By Michelle D. Miller, Professor of Psychological Sciences at Northern Arizona University.
Edited for McNeese Faculty, Dr. Wendi Prater, Director of eLearning
Coronavirus has colleges and universities swinging into action to move many in person courses to online classes. Recently, professionals in online teaching and educational technology have moved quickly to help, and we have compiled many useful resources to transition courses to online formats.
Below, we have offered a short list of advice for faculty members who need to move online, fast, with the twin goals of maintaining instructional continuity as much as possible and helping students to finish each semester strong.
1. Begin by going over your course assignments for the coming weeks. Are they accessible online, so that students can find the instructions and materials that they need? Is it clear how students will be turning in their work? Have deadlines changed, and are all of those deadlines prominently posted in Moodle?
2. How will you give students feedback on their progress? Consider how students will be able to practice the key skills and objectives you want them to get out of the course — things they would normally do in class. How will you give them the opportunities for practice and feedback, for both small-stakes and high-stakes assignments? Undoubtedly those opportunities will be different from what they were before you moved the class online. Just be sure that it’s very clear how students can access those opportunities.
And if you don’t spend much class time having students practice and receiving feedback, now may be a good time to increase that aspect of your course — given that you might not be presenting content in person. For example:
- If students would have been developing their skills in analyzing and synthesizing assigned readings via in-class discussion, perhaps they could do that online using collaborative annotation of the text.
- Or, if you’d normally have students practice by attempting to answer questions in an interactive in-person lecture, present a version of those questions in online discussion forums or quizzes, and offer feedback on their responses.
3. Provide an in-class experience to your online class. What do you normally use your in-class time for? Try to define what you do in class at a higher, more goal-oriented level (e.g., presentation of content, checking for understanding, collaborative project work — instead of listing activities as “lecture,” “quiz,” “discussion”). If you keep those goals in mind, you will have a better idea of how to achieve them online, as well as what aspects of the in-class experience to focus on simulating.
In particular, this mini-reflection could help you decide whether to go with a synchronous means of engagement (e.g., a real-time Teams Virtual Meeting or a BigBlueButton meeting), an asynchronous one (narrated videos), or some combination of the two.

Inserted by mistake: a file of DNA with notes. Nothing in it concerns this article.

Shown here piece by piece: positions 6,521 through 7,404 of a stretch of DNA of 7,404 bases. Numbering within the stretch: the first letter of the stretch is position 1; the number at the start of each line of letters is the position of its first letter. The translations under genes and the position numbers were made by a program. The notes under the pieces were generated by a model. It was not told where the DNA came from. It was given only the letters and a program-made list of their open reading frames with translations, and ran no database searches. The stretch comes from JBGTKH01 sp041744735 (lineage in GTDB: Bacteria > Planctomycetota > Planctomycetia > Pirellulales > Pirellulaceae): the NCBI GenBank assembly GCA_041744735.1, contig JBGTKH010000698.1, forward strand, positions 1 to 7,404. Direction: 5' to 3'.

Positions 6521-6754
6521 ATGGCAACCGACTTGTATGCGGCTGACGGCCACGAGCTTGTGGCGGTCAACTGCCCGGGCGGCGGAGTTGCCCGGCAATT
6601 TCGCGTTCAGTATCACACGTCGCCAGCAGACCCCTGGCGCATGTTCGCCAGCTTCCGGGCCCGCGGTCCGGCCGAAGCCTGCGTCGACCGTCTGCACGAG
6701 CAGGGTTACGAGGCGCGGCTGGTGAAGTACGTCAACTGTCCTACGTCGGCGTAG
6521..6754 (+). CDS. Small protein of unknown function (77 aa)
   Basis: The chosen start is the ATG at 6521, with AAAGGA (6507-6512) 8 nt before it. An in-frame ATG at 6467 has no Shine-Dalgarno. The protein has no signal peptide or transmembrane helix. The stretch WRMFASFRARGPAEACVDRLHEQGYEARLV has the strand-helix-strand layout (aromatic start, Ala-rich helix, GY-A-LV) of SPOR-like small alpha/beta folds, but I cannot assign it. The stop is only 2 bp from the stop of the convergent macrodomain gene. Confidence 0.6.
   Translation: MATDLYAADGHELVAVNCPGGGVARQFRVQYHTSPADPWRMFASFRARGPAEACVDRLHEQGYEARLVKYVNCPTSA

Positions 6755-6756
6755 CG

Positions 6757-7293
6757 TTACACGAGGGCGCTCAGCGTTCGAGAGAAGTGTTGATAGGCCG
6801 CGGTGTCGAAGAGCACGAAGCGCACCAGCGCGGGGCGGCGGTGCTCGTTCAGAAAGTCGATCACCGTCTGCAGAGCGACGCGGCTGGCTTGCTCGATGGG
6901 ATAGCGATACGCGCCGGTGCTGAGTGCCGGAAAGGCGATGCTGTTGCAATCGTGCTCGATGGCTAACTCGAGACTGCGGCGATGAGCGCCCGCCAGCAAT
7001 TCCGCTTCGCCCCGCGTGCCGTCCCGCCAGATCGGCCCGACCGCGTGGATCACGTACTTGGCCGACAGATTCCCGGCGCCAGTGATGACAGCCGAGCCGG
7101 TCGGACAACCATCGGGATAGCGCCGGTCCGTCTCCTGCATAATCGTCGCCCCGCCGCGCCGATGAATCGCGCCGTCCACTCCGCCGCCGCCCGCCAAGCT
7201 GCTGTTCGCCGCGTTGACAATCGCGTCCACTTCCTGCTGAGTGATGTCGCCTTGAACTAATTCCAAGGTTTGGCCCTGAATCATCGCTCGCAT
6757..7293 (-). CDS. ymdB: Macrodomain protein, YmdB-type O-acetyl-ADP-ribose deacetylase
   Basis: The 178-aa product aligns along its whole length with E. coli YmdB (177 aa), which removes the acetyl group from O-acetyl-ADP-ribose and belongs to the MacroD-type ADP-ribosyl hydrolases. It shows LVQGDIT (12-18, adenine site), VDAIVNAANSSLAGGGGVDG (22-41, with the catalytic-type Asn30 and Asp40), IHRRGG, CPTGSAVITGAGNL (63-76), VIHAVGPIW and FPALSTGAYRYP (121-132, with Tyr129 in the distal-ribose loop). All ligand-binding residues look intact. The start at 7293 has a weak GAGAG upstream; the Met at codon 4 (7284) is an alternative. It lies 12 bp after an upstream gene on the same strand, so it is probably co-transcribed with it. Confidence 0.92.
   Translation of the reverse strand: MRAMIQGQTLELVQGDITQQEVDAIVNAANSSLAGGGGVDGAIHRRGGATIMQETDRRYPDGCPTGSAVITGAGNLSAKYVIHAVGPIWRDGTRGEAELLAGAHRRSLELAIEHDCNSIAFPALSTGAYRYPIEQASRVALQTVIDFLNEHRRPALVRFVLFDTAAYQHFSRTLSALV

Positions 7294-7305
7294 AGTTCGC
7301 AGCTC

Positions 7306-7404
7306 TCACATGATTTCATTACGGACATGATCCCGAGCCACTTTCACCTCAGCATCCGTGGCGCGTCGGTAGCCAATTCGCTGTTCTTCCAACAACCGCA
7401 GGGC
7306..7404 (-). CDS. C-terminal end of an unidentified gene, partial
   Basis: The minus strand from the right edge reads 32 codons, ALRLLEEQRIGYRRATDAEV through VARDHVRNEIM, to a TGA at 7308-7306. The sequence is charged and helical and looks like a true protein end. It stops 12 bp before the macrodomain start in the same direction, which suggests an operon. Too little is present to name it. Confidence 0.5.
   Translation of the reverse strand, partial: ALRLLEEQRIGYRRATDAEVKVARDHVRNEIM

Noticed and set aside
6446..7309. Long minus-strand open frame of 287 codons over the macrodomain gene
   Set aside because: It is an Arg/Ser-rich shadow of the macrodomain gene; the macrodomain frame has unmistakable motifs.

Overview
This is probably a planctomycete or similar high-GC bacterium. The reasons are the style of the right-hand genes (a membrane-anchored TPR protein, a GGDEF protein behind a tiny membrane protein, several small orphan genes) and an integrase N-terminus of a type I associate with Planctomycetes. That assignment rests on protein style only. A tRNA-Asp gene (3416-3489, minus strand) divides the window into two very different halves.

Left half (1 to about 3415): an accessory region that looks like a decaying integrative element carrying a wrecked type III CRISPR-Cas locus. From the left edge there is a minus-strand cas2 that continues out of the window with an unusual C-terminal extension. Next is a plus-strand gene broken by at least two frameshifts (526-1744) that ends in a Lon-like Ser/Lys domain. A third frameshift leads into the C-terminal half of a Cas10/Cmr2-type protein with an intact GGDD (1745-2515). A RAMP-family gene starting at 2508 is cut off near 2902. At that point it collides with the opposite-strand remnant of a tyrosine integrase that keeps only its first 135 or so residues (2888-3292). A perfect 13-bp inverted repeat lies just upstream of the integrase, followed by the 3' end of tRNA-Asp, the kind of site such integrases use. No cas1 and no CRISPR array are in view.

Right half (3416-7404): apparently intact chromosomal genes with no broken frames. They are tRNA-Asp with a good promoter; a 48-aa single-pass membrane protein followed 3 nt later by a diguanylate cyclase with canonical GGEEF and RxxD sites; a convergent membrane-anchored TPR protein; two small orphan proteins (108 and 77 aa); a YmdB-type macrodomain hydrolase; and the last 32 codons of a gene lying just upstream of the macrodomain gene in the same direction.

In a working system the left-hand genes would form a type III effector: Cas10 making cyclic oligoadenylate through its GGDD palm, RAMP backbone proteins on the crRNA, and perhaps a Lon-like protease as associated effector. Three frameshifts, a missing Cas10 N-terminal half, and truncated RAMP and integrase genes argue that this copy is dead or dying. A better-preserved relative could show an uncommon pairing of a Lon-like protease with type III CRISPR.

4. Decide what you’re going to do about any high-stakes assessments, particularly exams. There are no easy answers here, especially if you planned to have a good chunk of a student’s grade hinge on what would have been a proctored, in-person test. Perhaps you could take another route to summative assessment for the course, such as replacing a big supervised test with some type of project that is easier to personalize and less dependent on proctoring.
You also could use online proctoring, McNeese offers two test proctoring solutions: Respondus and ProctorU. This knowledgebase has several articles to help you set up both in Moodle. Simply use the search toolbar to find the articles.
5. Consider the accessibility of course materials. In all likelihood, your readings and other materials exist in digital form, and you may have posted them already. But you’ll need to double-check that any readings, videos, problem sets, quizzes, and the like are accessible, along with key documents such as the course syllabus and calendar.
6. Determine communication expectations for the course. In the face of all this uncertainty, you need to explain — as clearly as you can and in a variety of places — what students can expect about the course in the next few weeks. Be sure to cover what it is that students are responsible for doing, how they can find the things they need to meet those responsibilities, and what they should do first. Make sure the lines of communication are two-way, as well. When in doubt, offer more ways to get in touch with you (text, messaging app, email, video call), not fewer.
Remember, the focus should be on student success and on using what we know to help them move forward under some really difficult circumstances. This is a time for faculty and online support staff to shine.